Mystery Meat

Maverick's motto may be "Supper + Whiskey," but the restaurant doesn't always deliver on both counts

This second attempt at success is based on "cowboy cuisine," a movement that blossomed in Houston in 1993 with the opening of Robert Del Grande's Rio Ranch. While the novelty has worn off around here, the oxymoron of upscale down-home cuisine is still considered cutting edge in self-described cow towns like Fort Worth and Abilene. The menu at Maverick was modeled after the West Texas version of cowboy cuisine served at the Reata restaurant in Fort Worth, where Maverick's general manager, K.C. Sorber, was once vice president. I am very familiar with this food; in fact I wrote Reata's cookbook, A Cowboy in the Kitchen, with founding chef Grady Spears.

The cowboy cuisine at Reata is bold and spicy with lots of flavor, and the food overflows the plate. Entrées are served with mashed potatoes and gravy, vegetables and tamales, and in all sorts of inspired combinations. One of my favorites is a T-bone steak that comes with two cheese enchiladas on top.

Some items on Maverick's menu such as fried dill pickles with buttermilk dressing, Dr Pepper bone-in pork chop and barbecue green beans are excellent examples of the genre. But most of the menu lacks the bold flavors and generosity of spirit that cowboy cuisine implies.

The Dr Pepper pork chop and fried dill pickles are two of Maverick's better examples of cowboy cuisine.
Troy Fields
The Dr Pepper pork chop and fried dill pickles are two of Maverick's better examples of cowboy cuisine.

Location Info


Hotel Derek

2525 W. Loop S.
Houston, TX 77027

Category: Hotels and Resorts

Region: Greenway Plaza


713-297-4383. Hours: Daily, 6 a.m. to 9 a.m., 11 a.m. to 2:30 p.m., 5:30 p.m. to 11 p.m.

T-bone steak: $36
Shiner Bock tenderloin: $26
Rib eye steak: $24
Fried dill pickles: $6
Dr Pepper pork chop: $19
Creamed spinach: $6
Strip steak: $22
Double fudge bread pudding: $7

Hotel Derek, 2525 West Loop South

On our second visit to Maverick, my date and I were joined by a friend who doesn't eat red meat and her boyfriend, who doesn't get enough of it. He had the 28-ounce T-bone and she ordered grouper with a garlic shrimp butter sauce. The steak was adequate, but the fish was disgustingly mushy. Luckily she ordered creamed spinach on the side -- or so she thought.

Creamed spinach is one of those chophouse classics that seems to go equally well with any kind of grilled meat or fish. It is essentially chopped spinach sautéed with butter and garlic and blended with a flour-based cream sauce (béchamel). Many chefs also add a distinctive spice like nutmeg, fenugreek or anise to give it an extra spark. Unfortunately, what they serve at Maverick isn't recognizable as creamed spinach. It's a bowl of what tastes like garlicky whipping cream with leaves of spinach floating around in it. When you attempt to fish the leaves out, the cream drips all over the place.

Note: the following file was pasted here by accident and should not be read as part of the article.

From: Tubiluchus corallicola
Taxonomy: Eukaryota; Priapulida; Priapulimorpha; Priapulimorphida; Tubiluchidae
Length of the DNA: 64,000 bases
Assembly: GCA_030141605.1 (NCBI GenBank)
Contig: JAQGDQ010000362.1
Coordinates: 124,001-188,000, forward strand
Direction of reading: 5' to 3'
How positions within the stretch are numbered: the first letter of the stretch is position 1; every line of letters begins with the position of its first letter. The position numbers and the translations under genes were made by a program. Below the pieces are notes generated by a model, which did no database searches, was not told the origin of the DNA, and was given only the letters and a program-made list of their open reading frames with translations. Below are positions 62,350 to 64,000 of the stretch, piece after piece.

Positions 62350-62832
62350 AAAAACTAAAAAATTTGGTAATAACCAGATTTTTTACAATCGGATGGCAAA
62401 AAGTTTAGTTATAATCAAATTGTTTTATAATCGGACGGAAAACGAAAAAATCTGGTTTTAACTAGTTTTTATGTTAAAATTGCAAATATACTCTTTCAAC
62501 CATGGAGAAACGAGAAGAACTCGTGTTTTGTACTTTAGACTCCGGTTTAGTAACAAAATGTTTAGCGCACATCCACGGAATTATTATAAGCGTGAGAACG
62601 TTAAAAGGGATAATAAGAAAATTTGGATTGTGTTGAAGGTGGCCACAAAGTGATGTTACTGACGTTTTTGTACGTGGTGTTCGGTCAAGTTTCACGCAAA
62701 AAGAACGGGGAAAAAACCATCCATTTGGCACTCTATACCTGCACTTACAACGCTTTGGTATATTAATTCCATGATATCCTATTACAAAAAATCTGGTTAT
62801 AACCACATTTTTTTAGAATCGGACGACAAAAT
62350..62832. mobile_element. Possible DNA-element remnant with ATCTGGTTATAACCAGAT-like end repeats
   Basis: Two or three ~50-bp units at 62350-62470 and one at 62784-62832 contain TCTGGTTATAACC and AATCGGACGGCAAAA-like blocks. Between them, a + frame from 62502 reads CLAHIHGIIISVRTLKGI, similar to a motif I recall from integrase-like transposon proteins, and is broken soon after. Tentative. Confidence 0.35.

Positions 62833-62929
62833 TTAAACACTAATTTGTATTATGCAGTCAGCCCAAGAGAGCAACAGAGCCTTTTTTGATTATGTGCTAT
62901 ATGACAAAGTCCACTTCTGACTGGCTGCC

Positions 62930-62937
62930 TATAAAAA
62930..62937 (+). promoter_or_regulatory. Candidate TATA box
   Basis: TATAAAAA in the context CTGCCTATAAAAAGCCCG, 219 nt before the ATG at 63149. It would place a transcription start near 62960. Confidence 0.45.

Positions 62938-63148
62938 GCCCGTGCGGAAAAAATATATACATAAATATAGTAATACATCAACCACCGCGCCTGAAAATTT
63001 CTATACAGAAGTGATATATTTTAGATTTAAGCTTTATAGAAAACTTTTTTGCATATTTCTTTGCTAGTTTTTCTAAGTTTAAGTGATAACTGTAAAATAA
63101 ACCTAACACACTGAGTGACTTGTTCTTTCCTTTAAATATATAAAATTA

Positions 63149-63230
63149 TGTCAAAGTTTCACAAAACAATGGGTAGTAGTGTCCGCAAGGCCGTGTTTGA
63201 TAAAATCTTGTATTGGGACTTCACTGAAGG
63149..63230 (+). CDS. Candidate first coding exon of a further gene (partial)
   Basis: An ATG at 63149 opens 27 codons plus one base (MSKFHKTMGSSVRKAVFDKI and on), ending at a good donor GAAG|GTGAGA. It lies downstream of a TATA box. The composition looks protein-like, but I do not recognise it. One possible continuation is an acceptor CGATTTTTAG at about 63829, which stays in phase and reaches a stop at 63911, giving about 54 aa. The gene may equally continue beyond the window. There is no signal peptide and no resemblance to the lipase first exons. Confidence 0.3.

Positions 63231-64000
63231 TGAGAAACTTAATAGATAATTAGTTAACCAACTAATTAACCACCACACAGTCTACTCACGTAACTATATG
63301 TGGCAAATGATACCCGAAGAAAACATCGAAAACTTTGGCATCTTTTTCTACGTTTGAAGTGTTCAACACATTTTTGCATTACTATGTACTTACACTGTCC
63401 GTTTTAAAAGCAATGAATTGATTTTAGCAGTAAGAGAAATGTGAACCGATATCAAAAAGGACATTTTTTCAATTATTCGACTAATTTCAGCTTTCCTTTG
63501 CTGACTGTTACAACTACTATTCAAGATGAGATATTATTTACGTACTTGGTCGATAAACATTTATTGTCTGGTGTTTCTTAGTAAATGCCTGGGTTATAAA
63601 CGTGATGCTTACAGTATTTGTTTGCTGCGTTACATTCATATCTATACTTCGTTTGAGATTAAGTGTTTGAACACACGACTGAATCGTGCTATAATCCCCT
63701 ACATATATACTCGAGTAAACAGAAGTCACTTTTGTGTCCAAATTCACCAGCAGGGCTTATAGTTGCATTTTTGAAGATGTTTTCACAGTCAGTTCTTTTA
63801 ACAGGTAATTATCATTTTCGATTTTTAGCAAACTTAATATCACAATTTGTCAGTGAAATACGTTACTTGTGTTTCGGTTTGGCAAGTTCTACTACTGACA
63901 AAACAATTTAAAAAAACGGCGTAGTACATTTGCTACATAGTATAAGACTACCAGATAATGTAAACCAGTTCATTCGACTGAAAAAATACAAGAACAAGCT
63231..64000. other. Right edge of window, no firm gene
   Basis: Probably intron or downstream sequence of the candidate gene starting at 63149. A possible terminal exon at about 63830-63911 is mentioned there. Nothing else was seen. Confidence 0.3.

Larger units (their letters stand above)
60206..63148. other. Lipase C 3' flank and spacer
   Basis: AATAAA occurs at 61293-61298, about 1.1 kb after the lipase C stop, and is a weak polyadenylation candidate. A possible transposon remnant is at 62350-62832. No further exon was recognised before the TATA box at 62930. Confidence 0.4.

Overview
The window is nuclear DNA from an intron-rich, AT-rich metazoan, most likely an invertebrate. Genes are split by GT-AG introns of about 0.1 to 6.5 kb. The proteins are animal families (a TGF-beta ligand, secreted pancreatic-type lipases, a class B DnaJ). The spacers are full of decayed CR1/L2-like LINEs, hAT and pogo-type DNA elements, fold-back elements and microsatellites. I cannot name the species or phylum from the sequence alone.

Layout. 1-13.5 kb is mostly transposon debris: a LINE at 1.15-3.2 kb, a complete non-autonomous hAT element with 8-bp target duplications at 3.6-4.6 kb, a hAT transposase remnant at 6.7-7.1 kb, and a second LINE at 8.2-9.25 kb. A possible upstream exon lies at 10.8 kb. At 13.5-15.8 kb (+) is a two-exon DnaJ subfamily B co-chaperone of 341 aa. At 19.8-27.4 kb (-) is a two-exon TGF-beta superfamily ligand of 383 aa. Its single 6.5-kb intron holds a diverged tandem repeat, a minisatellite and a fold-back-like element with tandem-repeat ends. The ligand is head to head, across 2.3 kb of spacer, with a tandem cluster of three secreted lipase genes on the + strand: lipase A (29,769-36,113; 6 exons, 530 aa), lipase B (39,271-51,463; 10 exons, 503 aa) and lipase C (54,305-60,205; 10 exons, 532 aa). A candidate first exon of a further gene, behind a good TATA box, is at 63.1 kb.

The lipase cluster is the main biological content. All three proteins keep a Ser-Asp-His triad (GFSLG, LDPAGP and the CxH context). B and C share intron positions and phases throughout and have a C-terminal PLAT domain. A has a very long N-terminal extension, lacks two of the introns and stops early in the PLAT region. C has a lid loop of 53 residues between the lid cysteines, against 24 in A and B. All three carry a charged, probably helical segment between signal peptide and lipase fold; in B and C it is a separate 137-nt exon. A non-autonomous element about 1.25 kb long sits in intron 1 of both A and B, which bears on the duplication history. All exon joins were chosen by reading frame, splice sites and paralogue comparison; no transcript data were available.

My date ordered the 12-ounce strip steak, which came with "potato poblano hash," a miserly spoonful of pepper strips and soggy potatoes. The steak looked to be around a half-inch thick. It was cooked medium well and tasted chewy and dry. She didn't eat half of it. I got the Dr Pepper pork chop with barbecue green beans. The chop was overcooked, but I used the barbecue sauce that came with the beans to moisten each bite. I was quite fond of the beans and thankful that they made it possible to eat the dry pork. By this time, I had despaired of sending food back at Maverick.

Luckily, Maverick had restocked its bar, and we all got our desired cocktails. The booze, along with a dessert called double fudge bread pudding, which tasted like crumbled brownies, comforted those whose dinners were inedible.

When it was over, we sat back and had a look around at the restaurant's new decor, which isn't all that different from the old decor. The Asian minimalism of Ling & Javier has simply been accented with Western-looking artifacts.

I asked my date how she would describe the look. "Cowboy minimalism," she snickered. With its naked steaks, underseasoned entrées and overpriced side dishes, that's not a bad description of the food, either.

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